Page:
. Overestimation of memory performance in normal elderly subjects is associated with amyloid burden in the temporal lobeOverestimation of memory performance in normal elderly subjects is associated with amyloid burden in the temporal lobe. Human Amyloid Imaging 2010 Meeting Abstracts. 2010 April 9;


Anosognosia, a defect in self-awareness of cognitive deficit, is frequently observed in Alzheimer’s disease (AD), and has been linked to temporal lobe pathology. Since amyloid deposition in AD begins many years prior to clinical dementia, we hypothesized that early alterations in awareness of memory performance might be associated with occult amyloid deposition in clinically normal older subjects.

Thirty-six cognitively normal (CDR 0) subjects underwent neuropsychological assessment and PiB PET imaging. The Memory Function Questionnaire “Frequency of Forgetting” (FoF) variable was used as a measure of selfawareness of memory functioning, and actual memory performance was measured with the 12-word Selective Reminding Test “Delayed Recall” (DR) variable. We calculated an Anosognosia Ratio (AR) for each subject as [self-assessment – actual performance] divided by [self-assessment + actual performance] (range -1.0 to 1.0). More positive scores indicate an overestimation of memory performance, similar to anosognosia, while more negative scores indicate an underestimation of memory performance. A score of 0 is an accurate estimation of performance.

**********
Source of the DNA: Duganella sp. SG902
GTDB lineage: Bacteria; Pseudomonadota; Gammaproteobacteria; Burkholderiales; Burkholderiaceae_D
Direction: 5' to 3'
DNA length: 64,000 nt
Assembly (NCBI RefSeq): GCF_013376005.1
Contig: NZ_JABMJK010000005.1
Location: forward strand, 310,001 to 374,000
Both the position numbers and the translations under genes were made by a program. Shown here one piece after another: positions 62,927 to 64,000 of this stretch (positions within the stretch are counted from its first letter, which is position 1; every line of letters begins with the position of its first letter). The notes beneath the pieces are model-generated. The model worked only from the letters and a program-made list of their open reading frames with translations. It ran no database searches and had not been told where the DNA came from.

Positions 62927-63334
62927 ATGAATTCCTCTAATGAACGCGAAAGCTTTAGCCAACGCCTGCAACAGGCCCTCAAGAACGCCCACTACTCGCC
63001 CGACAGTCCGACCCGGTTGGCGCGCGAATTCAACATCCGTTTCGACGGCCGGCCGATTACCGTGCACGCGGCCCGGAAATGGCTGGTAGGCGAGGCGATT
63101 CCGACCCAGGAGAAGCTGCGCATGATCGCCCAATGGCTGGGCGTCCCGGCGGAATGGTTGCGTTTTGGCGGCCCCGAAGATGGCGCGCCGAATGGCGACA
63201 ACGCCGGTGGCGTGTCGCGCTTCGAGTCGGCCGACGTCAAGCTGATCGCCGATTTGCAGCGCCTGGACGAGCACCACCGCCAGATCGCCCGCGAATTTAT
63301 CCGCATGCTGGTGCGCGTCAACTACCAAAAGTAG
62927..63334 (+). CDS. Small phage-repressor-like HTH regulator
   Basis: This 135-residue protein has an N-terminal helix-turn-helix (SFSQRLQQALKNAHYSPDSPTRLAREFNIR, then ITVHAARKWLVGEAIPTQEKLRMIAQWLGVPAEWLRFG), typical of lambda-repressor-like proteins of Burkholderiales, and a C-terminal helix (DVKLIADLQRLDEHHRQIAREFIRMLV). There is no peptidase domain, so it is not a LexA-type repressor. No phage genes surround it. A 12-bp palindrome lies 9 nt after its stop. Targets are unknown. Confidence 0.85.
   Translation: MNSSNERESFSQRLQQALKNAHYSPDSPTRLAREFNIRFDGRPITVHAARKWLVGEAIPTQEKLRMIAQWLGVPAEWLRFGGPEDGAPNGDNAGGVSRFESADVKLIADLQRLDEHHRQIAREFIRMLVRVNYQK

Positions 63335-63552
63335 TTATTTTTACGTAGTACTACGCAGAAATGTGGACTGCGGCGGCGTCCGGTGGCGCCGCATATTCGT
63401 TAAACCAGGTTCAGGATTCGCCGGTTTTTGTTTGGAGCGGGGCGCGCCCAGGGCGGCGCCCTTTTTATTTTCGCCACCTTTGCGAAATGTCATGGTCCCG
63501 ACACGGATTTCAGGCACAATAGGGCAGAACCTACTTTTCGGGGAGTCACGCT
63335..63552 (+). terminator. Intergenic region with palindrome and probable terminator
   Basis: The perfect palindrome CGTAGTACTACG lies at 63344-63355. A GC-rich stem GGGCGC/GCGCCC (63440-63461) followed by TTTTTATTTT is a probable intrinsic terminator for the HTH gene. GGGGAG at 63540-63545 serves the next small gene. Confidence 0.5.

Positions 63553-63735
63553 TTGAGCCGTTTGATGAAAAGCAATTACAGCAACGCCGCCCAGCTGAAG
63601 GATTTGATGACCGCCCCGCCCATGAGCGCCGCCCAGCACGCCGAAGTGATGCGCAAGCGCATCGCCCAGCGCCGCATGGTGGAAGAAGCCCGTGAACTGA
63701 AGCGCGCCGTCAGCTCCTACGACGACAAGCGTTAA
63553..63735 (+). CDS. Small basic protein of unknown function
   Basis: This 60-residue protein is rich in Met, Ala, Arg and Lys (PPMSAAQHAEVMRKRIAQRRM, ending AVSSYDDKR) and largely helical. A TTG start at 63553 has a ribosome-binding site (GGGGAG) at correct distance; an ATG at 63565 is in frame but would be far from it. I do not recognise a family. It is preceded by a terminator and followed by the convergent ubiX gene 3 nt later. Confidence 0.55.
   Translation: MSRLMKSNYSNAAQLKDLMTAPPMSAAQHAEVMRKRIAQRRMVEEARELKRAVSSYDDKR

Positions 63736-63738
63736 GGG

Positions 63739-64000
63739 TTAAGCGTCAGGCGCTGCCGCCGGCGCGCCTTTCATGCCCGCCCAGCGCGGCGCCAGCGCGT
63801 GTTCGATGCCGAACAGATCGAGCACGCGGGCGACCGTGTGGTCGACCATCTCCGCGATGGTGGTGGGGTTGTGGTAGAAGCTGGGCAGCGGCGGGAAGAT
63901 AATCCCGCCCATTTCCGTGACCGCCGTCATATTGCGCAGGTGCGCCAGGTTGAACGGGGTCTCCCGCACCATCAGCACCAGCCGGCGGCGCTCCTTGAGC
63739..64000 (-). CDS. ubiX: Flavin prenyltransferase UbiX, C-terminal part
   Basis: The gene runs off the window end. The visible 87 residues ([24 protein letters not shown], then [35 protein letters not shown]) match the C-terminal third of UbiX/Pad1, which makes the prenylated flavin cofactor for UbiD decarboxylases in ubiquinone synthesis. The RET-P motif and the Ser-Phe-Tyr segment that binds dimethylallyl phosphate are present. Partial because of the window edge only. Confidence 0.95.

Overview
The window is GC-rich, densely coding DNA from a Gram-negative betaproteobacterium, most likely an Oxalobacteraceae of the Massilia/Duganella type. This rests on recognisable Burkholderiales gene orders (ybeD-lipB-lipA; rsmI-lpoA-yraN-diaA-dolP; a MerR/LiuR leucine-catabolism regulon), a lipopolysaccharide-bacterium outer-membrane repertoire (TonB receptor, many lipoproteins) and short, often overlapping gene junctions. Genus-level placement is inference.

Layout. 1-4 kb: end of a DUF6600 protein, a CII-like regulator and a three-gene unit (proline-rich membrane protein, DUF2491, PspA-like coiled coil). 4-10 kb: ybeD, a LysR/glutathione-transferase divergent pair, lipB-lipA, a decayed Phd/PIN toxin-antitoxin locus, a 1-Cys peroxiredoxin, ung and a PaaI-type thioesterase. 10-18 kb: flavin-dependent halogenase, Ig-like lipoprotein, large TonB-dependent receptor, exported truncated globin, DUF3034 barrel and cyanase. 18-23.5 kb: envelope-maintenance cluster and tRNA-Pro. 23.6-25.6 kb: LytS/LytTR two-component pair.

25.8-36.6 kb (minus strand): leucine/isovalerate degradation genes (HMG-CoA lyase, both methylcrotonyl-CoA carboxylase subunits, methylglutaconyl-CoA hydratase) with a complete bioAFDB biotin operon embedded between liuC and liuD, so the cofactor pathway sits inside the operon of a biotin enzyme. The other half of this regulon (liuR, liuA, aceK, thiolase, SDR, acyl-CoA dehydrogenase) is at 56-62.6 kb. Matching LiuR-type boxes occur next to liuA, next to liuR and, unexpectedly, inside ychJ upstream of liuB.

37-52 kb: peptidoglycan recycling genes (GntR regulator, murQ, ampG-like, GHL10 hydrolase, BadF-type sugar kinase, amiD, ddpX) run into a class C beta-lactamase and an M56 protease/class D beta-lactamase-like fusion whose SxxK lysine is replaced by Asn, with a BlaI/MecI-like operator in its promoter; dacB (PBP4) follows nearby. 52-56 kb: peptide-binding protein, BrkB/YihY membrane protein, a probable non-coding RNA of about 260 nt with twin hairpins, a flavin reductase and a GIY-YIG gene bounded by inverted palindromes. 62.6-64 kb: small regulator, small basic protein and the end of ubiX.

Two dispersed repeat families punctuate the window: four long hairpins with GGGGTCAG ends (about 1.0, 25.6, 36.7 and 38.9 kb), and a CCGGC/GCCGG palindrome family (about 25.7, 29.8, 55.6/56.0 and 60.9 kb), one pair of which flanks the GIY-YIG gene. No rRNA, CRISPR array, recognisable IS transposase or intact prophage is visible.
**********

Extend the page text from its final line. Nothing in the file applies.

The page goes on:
Higher AR score was associated voxel-wise with greater PiB retention (DVR) in the inferior temporal lobe (Z=4.33, voxel-level corrected p=0.03; cluster-level corrected p=0.02). AAL ROI analyses confirmed that subjects who overestimated performance (n=20) had greater PiB retention in medial and lateral temporal cortex, hippocampus, fusiform and amygdala compared to those who did not overestimate performance (n=16; pWe conclude that clinically normal older adults who overestimated their own memory performance had greater amyloid burden in multiple temporal regions. In addition, amyloid was related to mild memory impairment in the full sample. Clinical follow-up will be required to determine whether these individuals develop memory impairment, signs of anosognosia, or AD.


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  1. Toronto: HAI Amyloid Imaging Conference Abstracts